- Associated Press - Thursday, October 7, 2010

TRENTON, N.J. | Gov. Chris Christie pulled the plug on a decades-in-the-making train tunnel connecting New Jersey and Manhattan, saying Thursday that his state can’t afford to pay for cost overruns on what is the largest federal transportation project in the country now under construction.

More than a half-billion dollars has been spent on the tunnel, and construction began last year. It was designed to double train traffic in and out of New York City during peak commute times once completed in 2018.

But over the years, the cost for the tunnel also has nearly doubled.

It started at $5 billion in 2005 and grew to $8.7 billion by 2008. In recent months, Federal Transit Administrator Peter M. Rogoff has made public statements that put the price tag between $9 billion and $10 billion. On Thursday, Mr. Christie, a Republican elected last year, said his advisers put the costs at $11 billion to $14 billion.

“The bottom line is this, New Jersey has gone for too long and for too many decades ordering things that [it] can’t pay for,” Mr. Christie said at a news conference. “This project has some flaws to it, but in the end, this is a financial decision. When weighing all the interests, I simply cannot put the taxpayers of the state of New Jersey on what would be a never-ending hook.”

New Jersey had committed $2.7 billion to the tunnel. The federal government and Port Authority of New York and New Jersey each had pledged $3 billion.

A month ago, Mr. Christie ordered a 30-day halt to all work on the tunnel over concerns that it would go over budget.

U.S. Transportation Secretary Ray LaHood’s spokeswoman indicated the project might not be dead. Olivia Alair said in an e-mailed statement that Mr. LaHood and Mr. Christie plan to meet Friday afternoon to “discuss a path forward on the ARC tunnel project.”

Proponents of the tunnel - dubbed Access to the Region’s Core, or ARC - assailed the Republican governor’s decision as shortsighted and wrongheaded.

“This devastating blow will hurt our state and its economy for generations to come,” said Assemblyman John Wisniewski, chairman of the state Democratic organization.

Mr. Wisniewski, who also leads the Assembly transportation panel, accused Mr. Christie’s advisers of inflating the cost of building the tunnel to justify the governor’s decision and divert the money to smaller road and rail projects.

The independent Regional Plan Association said Mr. Christie was using fuzzy math.

Gov. Christie’s claim that he supports ARC but could not move forward because of budget overruns is most likely not true,” the group said in a statement. “The Federal Transit Administration (FTA) officially never released its estimates for potential budget overruns - only Gov. Christie estimates them to be in the $3 billion to $5 billion range. What’s more, Trenton has repeatedly rebuffed federal officials’ efforts to work out a cost overrun deal.”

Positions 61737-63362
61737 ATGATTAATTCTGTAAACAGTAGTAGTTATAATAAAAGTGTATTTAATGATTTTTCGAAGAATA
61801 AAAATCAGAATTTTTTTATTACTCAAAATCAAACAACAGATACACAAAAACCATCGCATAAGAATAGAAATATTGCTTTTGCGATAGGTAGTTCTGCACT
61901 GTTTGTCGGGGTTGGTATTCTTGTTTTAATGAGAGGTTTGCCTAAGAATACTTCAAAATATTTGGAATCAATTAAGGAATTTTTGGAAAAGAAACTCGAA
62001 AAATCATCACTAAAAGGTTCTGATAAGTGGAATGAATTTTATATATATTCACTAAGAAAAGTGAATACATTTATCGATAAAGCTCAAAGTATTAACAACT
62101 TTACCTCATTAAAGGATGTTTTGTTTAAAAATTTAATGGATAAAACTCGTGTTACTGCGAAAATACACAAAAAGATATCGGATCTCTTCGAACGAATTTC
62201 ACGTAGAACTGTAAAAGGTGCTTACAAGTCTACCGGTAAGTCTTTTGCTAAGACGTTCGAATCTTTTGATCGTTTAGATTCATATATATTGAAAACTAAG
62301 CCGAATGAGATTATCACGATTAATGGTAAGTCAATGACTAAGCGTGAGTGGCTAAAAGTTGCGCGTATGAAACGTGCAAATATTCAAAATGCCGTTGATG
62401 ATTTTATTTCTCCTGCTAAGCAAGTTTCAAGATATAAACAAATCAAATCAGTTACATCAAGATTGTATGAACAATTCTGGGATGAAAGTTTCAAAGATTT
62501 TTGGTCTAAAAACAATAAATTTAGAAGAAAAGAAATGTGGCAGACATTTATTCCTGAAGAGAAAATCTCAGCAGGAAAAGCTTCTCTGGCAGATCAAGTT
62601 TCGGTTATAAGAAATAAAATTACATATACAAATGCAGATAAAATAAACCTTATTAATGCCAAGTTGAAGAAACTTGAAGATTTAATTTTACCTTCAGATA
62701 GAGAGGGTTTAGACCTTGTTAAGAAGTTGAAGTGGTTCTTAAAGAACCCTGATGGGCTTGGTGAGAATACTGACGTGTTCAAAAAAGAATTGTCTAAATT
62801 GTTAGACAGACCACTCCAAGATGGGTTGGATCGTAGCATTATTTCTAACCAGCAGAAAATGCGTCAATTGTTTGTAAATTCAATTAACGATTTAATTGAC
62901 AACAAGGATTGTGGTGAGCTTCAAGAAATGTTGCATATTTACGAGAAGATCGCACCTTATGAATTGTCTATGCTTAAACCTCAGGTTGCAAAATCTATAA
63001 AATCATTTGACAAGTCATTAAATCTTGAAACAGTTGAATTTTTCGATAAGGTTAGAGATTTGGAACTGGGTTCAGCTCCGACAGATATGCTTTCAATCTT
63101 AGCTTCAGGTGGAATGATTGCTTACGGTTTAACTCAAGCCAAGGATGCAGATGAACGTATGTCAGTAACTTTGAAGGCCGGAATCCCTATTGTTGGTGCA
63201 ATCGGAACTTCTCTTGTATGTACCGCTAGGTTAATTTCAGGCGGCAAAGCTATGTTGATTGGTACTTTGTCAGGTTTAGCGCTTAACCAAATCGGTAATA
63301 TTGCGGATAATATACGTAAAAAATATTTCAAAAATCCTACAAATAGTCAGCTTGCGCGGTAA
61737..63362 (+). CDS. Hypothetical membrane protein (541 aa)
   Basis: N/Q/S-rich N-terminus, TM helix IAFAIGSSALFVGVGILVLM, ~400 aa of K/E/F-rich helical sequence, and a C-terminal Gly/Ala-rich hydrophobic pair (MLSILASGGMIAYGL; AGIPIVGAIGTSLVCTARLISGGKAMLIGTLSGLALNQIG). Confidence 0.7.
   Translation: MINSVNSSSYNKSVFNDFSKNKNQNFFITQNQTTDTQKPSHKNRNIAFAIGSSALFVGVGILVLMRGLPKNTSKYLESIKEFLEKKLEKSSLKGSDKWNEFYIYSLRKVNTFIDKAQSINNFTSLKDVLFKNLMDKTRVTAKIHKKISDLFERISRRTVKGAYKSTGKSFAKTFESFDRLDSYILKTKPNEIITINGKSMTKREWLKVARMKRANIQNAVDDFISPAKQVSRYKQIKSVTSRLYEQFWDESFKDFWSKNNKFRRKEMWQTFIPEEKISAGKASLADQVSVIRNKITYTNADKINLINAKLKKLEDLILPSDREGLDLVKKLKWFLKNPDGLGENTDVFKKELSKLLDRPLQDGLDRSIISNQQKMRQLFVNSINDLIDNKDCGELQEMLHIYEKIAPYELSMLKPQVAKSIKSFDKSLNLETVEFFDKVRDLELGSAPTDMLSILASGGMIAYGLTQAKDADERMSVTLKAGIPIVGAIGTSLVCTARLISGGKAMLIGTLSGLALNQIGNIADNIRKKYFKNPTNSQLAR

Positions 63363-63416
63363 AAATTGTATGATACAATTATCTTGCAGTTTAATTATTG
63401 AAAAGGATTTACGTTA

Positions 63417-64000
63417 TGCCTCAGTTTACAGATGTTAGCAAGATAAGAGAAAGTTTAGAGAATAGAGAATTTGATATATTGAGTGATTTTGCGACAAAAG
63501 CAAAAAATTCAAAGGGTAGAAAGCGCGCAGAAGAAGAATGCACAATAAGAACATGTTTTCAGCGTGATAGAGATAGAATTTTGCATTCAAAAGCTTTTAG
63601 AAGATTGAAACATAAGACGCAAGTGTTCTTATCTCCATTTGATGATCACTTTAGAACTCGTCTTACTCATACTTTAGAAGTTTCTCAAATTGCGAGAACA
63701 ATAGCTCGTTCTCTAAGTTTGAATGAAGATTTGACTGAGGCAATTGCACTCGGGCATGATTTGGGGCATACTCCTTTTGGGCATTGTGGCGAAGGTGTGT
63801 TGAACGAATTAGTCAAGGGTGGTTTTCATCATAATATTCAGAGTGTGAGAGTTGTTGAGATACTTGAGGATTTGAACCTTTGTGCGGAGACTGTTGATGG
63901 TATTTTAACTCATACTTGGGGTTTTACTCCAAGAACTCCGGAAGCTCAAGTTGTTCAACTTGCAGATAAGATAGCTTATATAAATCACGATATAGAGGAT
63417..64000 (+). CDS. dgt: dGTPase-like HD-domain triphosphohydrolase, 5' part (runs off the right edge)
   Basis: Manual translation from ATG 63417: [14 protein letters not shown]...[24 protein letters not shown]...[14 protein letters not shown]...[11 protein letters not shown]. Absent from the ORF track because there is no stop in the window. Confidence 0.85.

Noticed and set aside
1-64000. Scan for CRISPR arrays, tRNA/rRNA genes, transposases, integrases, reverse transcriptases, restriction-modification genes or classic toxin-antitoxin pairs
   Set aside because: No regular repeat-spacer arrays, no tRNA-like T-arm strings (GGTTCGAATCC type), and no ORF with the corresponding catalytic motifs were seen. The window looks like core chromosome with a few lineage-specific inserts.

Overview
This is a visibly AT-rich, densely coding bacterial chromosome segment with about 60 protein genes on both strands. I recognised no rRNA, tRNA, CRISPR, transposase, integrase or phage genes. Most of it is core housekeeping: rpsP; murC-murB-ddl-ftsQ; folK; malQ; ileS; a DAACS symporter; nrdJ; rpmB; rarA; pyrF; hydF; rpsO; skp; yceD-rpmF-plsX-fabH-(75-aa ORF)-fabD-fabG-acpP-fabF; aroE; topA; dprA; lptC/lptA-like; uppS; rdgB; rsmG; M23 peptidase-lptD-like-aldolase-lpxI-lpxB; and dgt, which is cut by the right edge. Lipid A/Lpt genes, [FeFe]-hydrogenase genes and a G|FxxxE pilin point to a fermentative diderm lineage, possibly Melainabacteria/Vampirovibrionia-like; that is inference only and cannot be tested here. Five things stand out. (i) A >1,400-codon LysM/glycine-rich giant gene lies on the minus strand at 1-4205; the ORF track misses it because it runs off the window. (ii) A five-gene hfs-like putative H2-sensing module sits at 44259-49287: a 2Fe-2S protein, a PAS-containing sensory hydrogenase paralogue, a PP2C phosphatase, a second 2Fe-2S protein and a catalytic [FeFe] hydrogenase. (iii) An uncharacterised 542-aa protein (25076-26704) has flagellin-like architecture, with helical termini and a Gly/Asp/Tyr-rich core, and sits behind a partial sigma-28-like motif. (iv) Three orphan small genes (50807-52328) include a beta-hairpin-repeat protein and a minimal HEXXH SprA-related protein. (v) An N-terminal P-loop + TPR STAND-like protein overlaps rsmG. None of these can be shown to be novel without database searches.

The project had been in the works for about 20 years. Currently, NJ Transit and Amtrak share a century-old two-track tunnel beneath the Hudson River. The new tunnel would add two more tracks, more than doubling the number of NJ Transit trains that could pass under the river.

Mark Nardolillo, chief executive officer of tunnel contractor BEM Systems in Chatham, N.J., said 10 to 15 employees he has working on it will lose their jobs and many others working on the project are at risk as well.

“We don’t have alternate work to put these people on,” said Mr. Nardolillo, whose firm handled environmental permits and data management for property acquisition. “This is the one job you counted on. It’ll have a devastating impact on the region.”

Commuters at New York’s Penn Station weren’t pleased to hear the project had been canceled.

“This is not good. I hope they reconsider,” said Michael Murphy, an intelligence-technology and infrastructure expert waiting for a train home to Morristown, N.J. But, he added, “if they have a problem with the budget, there’s not much choice.”

Roy Gainsburg, a retired book publisher from South Orange, N.J., who still rides into the city occasionally, said commuter trains frequently get stuck in the tunnel.

“It certainly would be nice if there was another tunnel, because this one has only two tracks, so trains get stuck at peak hours,” he said.

Mr. Christie’s predecessor, Democratic Gov. Jon Corzine, broke ground on the tunnel in June 2009, a few months before the gubernatorial election that he lost to Mr. Christie.

So far, about $600 million has been spent on the tunnel project. New Jersey could be on the hook to repay half of that to the federal government for breaking its commitment.

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